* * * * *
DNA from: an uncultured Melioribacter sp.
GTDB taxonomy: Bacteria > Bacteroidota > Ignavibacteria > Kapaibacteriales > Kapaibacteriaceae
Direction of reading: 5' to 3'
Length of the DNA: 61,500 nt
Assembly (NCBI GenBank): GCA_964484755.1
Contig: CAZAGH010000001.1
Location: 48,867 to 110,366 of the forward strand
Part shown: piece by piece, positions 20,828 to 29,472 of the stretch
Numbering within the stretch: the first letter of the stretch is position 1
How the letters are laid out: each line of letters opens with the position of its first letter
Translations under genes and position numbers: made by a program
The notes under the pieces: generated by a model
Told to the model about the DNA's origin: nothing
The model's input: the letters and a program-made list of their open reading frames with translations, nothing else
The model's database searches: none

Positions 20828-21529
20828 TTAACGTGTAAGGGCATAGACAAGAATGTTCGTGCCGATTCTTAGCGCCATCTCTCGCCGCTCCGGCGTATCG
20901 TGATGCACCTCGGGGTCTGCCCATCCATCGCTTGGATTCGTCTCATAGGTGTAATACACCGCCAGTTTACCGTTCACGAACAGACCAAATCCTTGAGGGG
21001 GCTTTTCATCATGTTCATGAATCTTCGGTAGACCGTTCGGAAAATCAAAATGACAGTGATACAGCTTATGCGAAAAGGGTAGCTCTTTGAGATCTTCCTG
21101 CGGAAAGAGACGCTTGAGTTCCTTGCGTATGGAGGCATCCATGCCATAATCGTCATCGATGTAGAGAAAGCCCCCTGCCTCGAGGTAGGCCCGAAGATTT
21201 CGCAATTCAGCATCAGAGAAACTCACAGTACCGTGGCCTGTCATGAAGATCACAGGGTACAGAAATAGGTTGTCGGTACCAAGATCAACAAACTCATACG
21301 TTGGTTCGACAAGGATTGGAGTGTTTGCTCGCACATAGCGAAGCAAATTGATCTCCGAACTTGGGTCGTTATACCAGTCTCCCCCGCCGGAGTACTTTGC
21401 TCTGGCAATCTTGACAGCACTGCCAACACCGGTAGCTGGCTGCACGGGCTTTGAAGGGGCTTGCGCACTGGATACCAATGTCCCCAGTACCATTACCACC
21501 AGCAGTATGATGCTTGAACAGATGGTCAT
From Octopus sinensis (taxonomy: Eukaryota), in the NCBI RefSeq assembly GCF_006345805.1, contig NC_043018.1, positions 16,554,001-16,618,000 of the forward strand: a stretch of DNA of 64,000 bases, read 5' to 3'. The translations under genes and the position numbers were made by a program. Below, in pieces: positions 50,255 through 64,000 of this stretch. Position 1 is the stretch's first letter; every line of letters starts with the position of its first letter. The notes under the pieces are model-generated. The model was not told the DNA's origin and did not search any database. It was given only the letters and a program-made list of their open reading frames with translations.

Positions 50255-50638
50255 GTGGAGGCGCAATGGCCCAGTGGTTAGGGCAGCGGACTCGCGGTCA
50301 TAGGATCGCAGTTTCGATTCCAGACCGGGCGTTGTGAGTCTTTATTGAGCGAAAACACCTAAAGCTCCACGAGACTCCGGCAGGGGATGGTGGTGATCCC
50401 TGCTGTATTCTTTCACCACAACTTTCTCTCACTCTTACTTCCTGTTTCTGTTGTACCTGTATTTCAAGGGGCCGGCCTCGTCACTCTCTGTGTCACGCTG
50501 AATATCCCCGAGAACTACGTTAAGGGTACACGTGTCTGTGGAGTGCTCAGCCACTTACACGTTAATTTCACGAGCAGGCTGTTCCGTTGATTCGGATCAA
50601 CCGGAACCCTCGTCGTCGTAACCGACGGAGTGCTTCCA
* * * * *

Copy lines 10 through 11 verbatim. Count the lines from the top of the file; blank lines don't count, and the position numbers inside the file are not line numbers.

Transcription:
How the letters are laid out: each line of letters opens with the position of its first letter
Translations under genes and position numbers: made by a program